About this Research Topic
Wildland fires, including prescribed fires and wildfires, are an important source of air pollution to the atmosphere. Wildland fire smoke is a mixture of gases and aerosols, and can cause serious air pollution impacts to locations nearby and up to hundreds of miles in distance. A growing number of people reside in areas prone to wildfires - the wildland-urban interface (WUI) - which increases the likelihood of ignited structural fires and hazardous air pollution emissions.
Understanding the formation, transport, and health impact of wildland fire smoke is a complex task. Another major challenge is the design of effective strategies to reduce wildland fire smoke impacts to the public, through methods to understanding populations particularly sensitive to smoke, exposure reduction, and longer-term land management strategies. Emerging methods to characterize air quality - including miniaturized air quality sensors, fusion of multiple data types (e.g., satellite remote sensing data, models), and interaction with the public through apps - is revolutionizing how wildland fire smoke is detected and communicated. This complex subject, ranging from fundamental science of wildfire smoke formation to emerging sensor technologies, requires an interdisciplinary body of research, including social sciences, to address important knowledge gaps.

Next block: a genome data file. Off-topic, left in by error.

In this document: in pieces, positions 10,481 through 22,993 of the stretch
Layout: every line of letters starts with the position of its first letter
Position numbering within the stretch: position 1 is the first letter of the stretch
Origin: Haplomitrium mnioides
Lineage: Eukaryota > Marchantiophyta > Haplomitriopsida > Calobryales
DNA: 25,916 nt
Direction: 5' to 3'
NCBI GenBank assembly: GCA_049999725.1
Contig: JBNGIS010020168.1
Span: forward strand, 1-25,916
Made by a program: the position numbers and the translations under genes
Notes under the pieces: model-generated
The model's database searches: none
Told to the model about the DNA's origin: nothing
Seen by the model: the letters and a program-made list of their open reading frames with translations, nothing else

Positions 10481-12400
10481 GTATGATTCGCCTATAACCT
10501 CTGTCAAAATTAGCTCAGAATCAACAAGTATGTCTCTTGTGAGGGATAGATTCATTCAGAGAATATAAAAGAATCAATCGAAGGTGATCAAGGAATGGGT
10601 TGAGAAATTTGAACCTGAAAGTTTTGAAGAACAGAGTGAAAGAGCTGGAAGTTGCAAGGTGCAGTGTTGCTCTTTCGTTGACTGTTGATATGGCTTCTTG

This Research Topic welcomes manuscripts that share new research insights furthering our understanding of wildland fire smoke and public health. Submissions are welcome that provide new insights regarding the quantification of wildland fire smoke exposure and impacts (e.g., sensors, satellite data, models, data fusion) at various distances from a fire, improve understanding of health effects related to short-term versus repeated exposure to wildland fire smoke, and explore new approaches to reduce exposure of sensitive populations and/or the general public to wildland fire air pollutant emissions.
Keywords: wildfire, sensors, smoke, prescribed fire, air pollution
Important Note: All contributions to this Research Topic must be within the scope of the section and journal to which they are submitted, as defined in their mission statements. Frontiers reserves the right to guide an out-of-scope manuscript to a more suitable section or journal at any stage of peer review.